Mark grew up, with Beau, hunting in Minnesota - close shots, thick woods. When we left camp, I failed to inspect Mark's clothing situation. 45 minutes later and into a steep climb, I became aware that not only was he too hot, but his pants were "swooshing" like starched corduroys. I think Beau noticed at about the same time because he ditched me and his little brother to take another route. I cherish these moments of the hunt: predawn, anticipation - kicking ass up the hill while the out-of-staters struggle for breath.
We had a fortunate wind - blowing hard, loud and straight from the West - the direction we were approaching. When we crested the saddle, I spotted elk right away - in the open and feeding where they always seem to be. Mark couldn't spot them. For what felt like many minutes, I tried to get him to see the elk - 325 yards off. It wasn't helped by me constantly spotting more elk and one of them a huge bull. When it was all said and done there were 7 elk - all bulls, strung out across 100 yards of hillside, feeding unaware. We got to 250 yards and I asked Mark if he wanted to take a shot, fearing wind, Beau, other hunters would spook the herd.
He declined, asking to get a little closer. We had a good approach so I said sure, but be ready to shoot. We advanced to 200 yards and I asked again, then we heard Beau shoot. Now was the time. The huge bull ran then paused - Mark shot and missed. I told Mark to get to the edge of the cliff we were approaching to intercept other elk coming up the draw. Two bulls, both legal, hung up at 75 yards from the cliff edge. Mark got into position. I'll spare the details. Beau had shot a very nice 5x5 bull, not 20 yards from where he and I both got our bulls the year before. Mark didn't get an elk.
The three of us made "big into little" over the next couple of hours and hiked the first load of meat out of the wilds and back to camp - a grueling endeavor - making me happy for the missed shots of Mark. Though I wouldn't let him off easy. Many jokes were made at his expense.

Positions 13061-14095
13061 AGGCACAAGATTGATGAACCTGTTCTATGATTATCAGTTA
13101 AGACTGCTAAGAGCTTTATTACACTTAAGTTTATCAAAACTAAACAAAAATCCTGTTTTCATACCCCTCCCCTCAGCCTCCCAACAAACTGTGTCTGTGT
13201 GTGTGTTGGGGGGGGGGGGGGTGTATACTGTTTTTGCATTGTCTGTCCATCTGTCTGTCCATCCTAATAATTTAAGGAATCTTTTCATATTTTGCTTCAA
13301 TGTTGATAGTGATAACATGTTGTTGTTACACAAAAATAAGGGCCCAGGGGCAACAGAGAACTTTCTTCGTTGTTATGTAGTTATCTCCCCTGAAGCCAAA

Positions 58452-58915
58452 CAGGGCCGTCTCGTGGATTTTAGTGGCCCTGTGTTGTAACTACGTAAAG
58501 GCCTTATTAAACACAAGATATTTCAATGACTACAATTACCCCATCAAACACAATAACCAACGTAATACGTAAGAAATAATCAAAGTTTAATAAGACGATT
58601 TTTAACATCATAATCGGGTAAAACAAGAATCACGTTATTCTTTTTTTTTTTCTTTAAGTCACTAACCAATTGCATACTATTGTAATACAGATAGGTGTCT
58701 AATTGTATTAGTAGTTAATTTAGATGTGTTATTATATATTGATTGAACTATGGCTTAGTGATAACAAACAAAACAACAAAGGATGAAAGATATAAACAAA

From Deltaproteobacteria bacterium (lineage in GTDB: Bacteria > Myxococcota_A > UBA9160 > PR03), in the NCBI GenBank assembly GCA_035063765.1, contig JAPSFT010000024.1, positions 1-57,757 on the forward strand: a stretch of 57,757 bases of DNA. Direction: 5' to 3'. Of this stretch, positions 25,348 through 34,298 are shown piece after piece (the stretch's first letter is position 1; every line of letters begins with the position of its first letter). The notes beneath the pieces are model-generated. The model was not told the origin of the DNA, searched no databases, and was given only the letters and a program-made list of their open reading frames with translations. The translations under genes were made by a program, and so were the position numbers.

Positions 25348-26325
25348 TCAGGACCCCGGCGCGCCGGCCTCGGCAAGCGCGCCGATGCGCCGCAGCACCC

Over the next few days they hunted and saw two more herds of elk - all cows. Mark relaxed and began the forgiveness process that is always hardest with ourselves. The hunt made me think of all the things that there are to learn when it comes to hunting - creating a search pattern (what do elk look like in low light at 300 yards) what to wear (layers of soft, noiseless, de-scented clothing) how to cut up the elk and respect the life that joins ours, what to bring and not bring in your day pack. Details - best learned while trying and failing.
It's all a part of first seasons. Learning, again and again, how to do what we've done many times before or never in our life. Writer Rick Bass poses that hunting make us a more creative and imaginative animal. We're forced to think of another being in a way we rarely think about ourselves - where are they, what are they doing, how to do I find them and so much more. I engage in all sorts of outdoor and wildlife related pursuits - but none grounds me stronger, roots me deeper than hunting. In sharing so many firsts this past Fall, I am overcome with how much I have learned. In the end, my greatest harvest of the year is the beginner's mind. I look forward to next seasons and putting that mind to work.